In Singapore, Holding A Skype Call With An Activist Is Now An “Illegal Assembly”

Activist, citizen journalist, and dissident Jolovan Wham was found guilty on Thursday (Jan 3) of “organizing a public assembly without a permit” and refusing to sign a police statement regarding the event.

Jolovan had organized the event, titled ‘Civil Disobedience and Social Movements’, at The AGORA on Nov 26, 2016. During the event, Hong Kong activist Joshua Wong called in via Skype to address the attendees. Speeches by fellow activists Kirsten Han and Seelan Palay were also given. According to the court, Jolovan was told by a police officer that he needed a permit as Mr. Wong was a foreigner. He went ahead with the event anyway.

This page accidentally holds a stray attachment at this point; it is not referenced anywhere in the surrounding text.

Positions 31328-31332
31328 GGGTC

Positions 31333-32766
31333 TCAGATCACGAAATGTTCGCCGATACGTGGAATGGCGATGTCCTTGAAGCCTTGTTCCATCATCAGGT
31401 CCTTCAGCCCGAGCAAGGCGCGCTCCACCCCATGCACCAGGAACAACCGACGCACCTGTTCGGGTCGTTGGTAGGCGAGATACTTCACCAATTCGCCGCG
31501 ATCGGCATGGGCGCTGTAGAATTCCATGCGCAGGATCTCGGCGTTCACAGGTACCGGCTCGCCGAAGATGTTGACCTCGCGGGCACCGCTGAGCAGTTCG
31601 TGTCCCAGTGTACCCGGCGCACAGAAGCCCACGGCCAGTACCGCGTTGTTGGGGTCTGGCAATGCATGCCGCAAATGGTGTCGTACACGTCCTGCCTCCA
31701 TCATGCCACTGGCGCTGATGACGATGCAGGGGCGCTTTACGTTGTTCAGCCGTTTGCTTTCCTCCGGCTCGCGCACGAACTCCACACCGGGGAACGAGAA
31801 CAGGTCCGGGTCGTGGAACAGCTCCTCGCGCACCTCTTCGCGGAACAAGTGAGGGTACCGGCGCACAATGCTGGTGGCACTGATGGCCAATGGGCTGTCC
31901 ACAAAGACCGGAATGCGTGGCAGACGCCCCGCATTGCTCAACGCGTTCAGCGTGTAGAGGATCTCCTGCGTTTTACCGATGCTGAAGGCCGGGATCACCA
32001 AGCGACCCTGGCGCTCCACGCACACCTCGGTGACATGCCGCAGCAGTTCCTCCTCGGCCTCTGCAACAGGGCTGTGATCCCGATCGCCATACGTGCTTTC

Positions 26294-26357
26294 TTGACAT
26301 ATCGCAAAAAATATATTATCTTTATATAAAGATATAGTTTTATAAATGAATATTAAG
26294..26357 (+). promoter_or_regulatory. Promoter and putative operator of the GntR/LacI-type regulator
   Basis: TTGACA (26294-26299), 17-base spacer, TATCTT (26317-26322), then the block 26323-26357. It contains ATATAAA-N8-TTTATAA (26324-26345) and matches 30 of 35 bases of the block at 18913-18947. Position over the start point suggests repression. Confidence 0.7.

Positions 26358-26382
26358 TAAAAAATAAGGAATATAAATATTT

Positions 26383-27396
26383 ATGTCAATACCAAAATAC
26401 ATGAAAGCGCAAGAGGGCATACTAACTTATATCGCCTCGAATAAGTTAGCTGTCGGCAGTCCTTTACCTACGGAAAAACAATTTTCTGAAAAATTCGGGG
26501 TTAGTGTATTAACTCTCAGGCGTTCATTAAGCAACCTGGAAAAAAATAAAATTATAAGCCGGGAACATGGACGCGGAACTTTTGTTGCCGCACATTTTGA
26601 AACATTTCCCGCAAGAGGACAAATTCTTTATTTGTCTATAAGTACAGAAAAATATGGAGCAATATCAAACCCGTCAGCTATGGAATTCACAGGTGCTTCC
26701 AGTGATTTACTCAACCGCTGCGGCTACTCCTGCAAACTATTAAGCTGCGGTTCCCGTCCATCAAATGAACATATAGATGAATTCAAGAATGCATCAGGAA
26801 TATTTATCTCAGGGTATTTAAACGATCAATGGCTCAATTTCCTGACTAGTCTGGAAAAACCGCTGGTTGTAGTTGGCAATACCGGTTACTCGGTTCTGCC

When an investigating officer took Wham’s statement later that year, he confirmed it to be true but refused to sign the statement, saying he would sign it only if he was given a copy.

Jolovan’s defense lawyer Eugene Thuraisingam had urged the judge to acquit his client of the charges, saying the prosecution had not proven his liability for them beyond a reasonable doubt. He laid the claim that requirement for a permit “violates the constitutional right of freedom of assembly”. He added that the event was merely a “discussion” and didn’t pose any immediate threat to public order or safety.


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